NEW YORK — Small businesses are becoming the Achilles heel of the U.S. recovery by limiting growth and job creation.
Companies with fewer than 500 employees, such as Phoenix Technologies Ltd. and Sonic Corp., helped lead the economy out of the four recessions since 1980. This time, they continue to cut capital spending and dismiss workers, eliminating 3,000 jobs in January, according to Roseland, N.J.-based Automatic Data Processing, the world's largest payroll processor.
Improvement in the unemployment rate, which fell to 9.7 in January from 10 percent in December, may stall later this year if these firms aren't hiring, and growth likely won't meet the median 2.7 percent annual rate forecast for 2010 by 67 economists in a Bloomberg News survey last month.
"Will you have a sustainable recovery a few years down the road without getting some small-business spending? No," said Cary Leahey, senior managing director at Decision Economics in New York and a former White House economist. "Wall Street gets it."
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The Russell 2000 Index of small-cap stocks has risen 4 percent in the past six months, lagging behind a 6 percent increase in the Standard & Poor's 500 Index. Coming out of previous recessions, shares of companies with market capitalization between $250 million and $1 billion generally led markets higher.
The Russell Index gained 17 percent in the six months following the end of the 2001 recession, compared with 0.2 percent for the S&P 500.
The U.S. economy expanded at a 5.7 percent annual rate in the fourth quarter, the fastest pace in six years, after a 2.2 percent increase in the third quarter, buoyed partly by capital expenditures for equipment and software by large companies such as Dallas-based Texas Instruments. Growth may be difficult to sustain if smaller firms continue to pare spending and staff.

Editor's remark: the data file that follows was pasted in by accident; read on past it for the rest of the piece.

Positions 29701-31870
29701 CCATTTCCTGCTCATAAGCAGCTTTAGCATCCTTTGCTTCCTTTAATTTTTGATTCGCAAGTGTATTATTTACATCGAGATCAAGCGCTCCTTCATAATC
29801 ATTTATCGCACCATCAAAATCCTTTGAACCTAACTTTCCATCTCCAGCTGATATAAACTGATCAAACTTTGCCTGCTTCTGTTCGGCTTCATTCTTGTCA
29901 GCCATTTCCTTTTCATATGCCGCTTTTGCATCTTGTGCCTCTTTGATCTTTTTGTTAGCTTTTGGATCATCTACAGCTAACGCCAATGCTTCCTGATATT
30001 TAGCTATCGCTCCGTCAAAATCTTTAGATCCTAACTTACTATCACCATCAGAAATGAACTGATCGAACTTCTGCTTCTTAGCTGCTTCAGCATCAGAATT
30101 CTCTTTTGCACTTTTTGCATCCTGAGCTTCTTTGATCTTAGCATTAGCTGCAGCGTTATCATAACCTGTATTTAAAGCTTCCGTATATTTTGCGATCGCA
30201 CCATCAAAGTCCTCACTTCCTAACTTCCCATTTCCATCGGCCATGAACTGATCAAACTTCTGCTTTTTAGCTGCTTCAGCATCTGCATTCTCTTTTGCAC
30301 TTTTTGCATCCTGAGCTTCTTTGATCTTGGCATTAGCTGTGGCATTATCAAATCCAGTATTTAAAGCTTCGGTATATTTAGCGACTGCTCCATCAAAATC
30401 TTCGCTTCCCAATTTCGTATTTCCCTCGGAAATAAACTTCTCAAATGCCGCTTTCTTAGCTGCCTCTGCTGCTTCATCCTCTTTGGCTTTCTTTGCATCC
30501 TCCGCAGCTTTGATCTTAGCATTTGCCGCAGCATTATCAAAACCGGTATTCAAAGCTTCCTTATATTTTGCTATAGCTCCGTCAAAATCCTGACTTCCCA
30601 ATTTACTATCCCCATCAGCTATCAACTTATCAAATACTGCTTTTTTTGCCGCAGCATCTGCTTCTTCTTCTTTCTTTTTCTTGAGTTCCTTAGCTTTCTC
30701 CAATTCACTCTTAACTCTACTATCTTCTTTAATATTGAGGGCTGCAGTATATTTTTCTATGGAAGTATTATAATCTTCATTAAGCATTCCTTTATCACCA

"It suggests that a V-shaped economic rebound is even more unlikely than suggested by many standard economic indicators," said Andrew Tilton, an economist at Goldman Sachs in New York, which sees gross domestic product growing 2.3 percent this year.
The National Federation of Independent Business' index of small-business optimism has been near historic lows for 15 consecutive months, declining to 88 in December from 88.3 in November, the federation reported last month. During the four prior recessions, it dipped below 90 only once.
"It has been a very difficult year, and 2009 did not end on an uplifting note," William Dunkelberg, chief economist for the federation in Philadelphia, said in the report. "Optimism has clearly stalled, in spite of the improvements in the economy."
Twenty-two percent of the group's members reduced employment in December, while 10 percent added workers. The federation is to release its January data today.
Because few economic reports capture small-business statistics, some economists say investors are being misled about the strength of recovery from the longest, deepest recession in decades.
Recent numbers suggest "the official data are too heavily weighted towards bigger companies, which are doing better than credit-constrained smaller firms," said Ian Shepherdson, chief U.S. economist at High Frequency Economics in Valhalla, N.Y. "The latter employ half the work force."
The Institute for Supply Management's manufacturing report and the index of leading economic indicators are two such measures, Shepherdson said. The Tempe, Ariz.-based institute's factory gauge rose to 58.4 in January from 54.9 the previous month, the fastest pace since August 2004. The New York-based Conference Board's index of the outlook for the next three to six months gained 1.1 percent in December, the ninth consecutive increase.
The unexpected drop in the U.S. unemployment rate during January to 9.7 percent shows those indicators "have the direction of the recovery spot on," said Christopher Rupkey, chief financial economist at Bank of Tokyo-Mitsubishi UFJ in New York. "The wheels of the economy are turning. The improvement in the employment data does match the increase in GDP the last two quarters, so it's not a fluke."